During that period 299 small ships and barges were either sunk or damaged, 49 aircraft destroyed or damaged, and many supply dumps wiped out.
Destruction of shipping reached its peak last month with 45 barges and small ships sunk, and 51 craft of various types damaged.
Although the squadron failed to make its century in barge and small ship kills for September, competition was keen among air crews on October 1, to bag the four required to complete that score.
Early on that day I watched the squadron’s technique from the leading Beaufighter of a flight of three.
Half an hour out the weather forecasts given pilots at the last minute proved correct, and the aircraft buffeted through a succession of tropical showers to steamy sunshine 10 minutes later.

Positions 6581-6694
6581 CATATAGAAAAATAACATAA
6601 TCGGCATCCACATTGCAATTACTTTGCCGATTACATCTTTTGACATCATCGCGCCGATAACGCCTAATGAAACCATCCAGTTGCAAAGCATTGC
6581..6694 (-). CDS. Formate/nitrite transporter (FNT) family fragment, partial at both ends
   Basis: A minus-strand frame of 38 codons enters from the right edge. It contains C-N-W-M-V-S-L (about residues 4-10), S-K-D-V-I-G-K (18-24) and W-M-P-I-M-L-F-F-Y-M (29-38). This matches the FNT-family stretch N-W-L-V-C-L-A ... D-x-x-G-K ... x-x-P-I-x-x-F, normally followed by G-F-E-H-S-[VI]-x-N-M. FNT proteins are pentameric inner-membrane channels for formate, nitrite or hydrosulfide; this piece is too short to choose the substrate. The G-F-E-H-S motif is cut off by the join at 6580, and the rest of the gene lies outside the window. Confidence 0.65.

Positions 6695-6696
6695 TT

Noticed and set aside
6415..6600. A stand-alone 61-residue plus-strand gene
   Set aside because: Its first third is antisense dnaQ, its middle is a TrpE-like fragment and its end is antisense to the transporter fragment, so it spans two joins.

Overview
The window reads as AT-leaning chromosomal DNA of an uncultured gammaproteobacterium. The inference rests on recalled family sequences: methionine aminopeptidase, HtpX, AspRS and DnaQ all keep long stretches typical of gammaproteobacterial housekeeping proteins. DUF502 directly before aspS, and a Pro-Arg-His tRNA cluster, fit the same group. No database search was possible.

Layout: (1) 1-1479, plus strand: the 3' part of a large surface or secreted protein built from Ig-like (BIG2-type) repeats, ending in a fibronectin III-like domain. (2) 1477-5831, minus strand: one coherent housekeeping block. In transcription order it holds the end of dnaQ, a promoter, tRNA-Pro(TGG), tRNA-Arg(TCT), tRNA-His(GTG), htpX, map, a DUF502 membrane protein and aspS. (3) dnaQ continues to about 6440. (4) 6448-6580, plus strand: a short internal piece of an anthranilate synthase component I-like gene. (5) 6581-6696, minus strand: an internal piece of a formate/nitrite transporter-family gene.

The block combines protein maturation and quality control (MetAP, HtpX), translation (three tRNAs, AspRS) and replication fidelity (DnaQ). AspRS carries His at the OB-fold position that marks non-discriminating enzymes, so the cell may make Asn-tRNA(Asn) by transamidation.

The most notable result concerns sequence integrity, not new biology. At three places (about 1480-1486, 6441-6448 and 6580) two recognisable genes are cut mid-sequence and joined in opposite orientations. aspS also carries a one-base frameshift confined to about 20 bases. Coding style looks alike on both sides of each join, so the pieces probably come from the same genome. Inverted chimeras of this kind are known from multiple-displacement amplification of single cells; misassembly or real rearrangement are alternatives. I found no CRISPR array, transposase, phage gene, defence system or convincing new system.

The smallest details were clearly visible, even at a speed of more than 200 miles an hour, and once we circled to confirm what appeared to be wheel-tracks in the sand.
Further along our allotted stretch of beach lay half-sunken, rusting barges, grim evidence of the accuracy of Beaufighter cannons at close range.
Last week one pilot, to make sure of his prey, flew in so low that spray from shells hitting the water near the target pelted against the observer’s wind-
Screen so hard that he excitedly told the pilot that enemy ack-ack was finding its mark.
The day before yesterday the squadron bagged nine in a row, and resignedly, on the way home, the crews agreed that loack of opportunity to compete the 100 was all in the luck of the strafing game.